We may be quite sure of the early origin of poetry. It is about as old as language itself; and it invariably precedes prose. The domain of prose includes the relations of things in themselves and among themselves. Poetry submits all objects to an imaginative process, and asks how they concern not real, but ideal, interests. The popular use of the words “poetic” and “prosaic' - as applied to a landscape, or the like-shows this difference. Perception, imagination, are found in vigorous development among primitive races; whereas the reasoning powers, the 'faculty of abstraction, are at their feeblest. Hence we can easily understand that a

splendid poem could arise among a people utterly unable to follow the simplest processes in algebra or geometry, — sciences which deal with the relations of things among themselves. Undeveloped races, like the North American Indians, in common with ordinary children, speak a "poetic” language, - i.e., one based on fancy and not on reason. Every known literature asserts this precedence of verse. Homer came before Herodotus, -and turn to what language we will, its oldest monuments are song.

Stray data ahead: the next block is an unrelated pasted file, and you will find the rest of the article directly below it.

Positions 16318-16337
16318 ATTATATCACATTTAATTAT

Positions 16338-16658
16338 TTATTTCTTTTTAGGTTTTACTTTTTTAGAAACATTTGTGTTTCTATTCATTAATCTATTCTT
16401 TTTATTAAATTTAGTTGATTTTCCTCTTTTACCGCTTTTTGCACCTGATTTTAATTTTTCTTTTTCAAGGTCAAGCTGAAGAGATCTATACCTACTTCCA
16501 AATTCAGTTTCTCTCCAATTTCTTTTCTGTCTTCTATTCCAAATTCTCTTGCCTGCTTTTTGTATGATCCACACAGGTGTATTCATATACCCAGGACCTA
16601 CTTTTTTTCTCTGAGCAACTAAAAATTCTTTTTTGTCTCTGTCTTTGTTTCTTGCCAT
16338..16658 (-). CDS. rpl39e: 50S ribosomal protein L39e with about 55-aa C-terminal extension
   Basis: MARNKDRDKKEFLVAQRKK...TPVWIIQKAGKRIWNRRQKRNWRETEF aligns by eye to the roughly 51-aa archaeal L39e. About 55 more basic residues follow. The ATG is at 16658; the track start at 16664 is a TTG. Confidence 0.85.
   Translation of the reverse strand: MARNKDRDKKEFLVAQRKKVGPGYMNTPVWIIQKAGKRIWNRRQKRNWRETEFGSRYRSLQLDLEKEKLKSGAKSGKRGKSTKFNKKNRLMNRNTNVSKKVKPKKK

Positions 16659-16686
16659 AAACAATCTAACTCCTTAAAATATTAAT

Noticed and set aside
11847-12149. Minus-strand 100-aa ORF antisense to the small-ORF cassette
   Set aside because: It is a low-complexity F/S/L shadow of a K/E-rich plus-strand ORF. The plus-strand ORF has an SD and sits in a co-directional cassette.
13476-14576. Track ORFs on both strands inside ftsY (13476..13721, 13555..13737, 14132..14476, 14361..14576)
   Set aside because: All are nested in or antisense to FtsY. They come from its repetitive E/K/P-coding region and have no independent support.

Fables and traditions all point to the great age of poetry. The Greeks said that poetry was invented by the gods. In the Norse myth, Saga was Odin's daughter : “ like the Muse, Zeus' daughter, she instructs men in the art of song." “ The old poetry,” says J. Grimm, “was a sacred matter, immediately related to the gods, and bound up with prophecy and magic.” The Gallic druids taught their sacred lore in verse ; and many ancient laws (e.g., of the Cretans) were in poetic form. Indeed, Macaulay went so far (Essay on Milton) as to assume that the older poetry is, the better, — that it degenerates as civilization advances.

The nature of poetry, what is poetry? No comprehensive, positive answer can be given. Many have essayed a definition of poetry. “It is a criticism of life,” says one. “It is the beautiful representation of the beautiful, given in words,” says another. “It is imitation by words,” says Aristotle. “Poetry," defines Carriere, “speaks out the thought that lies in things.” Ruskin (in his Modern Painters, corrected in his English Prosody) calls poetry “the presentment, in musical form, to the imagination, of noble grounds for the noble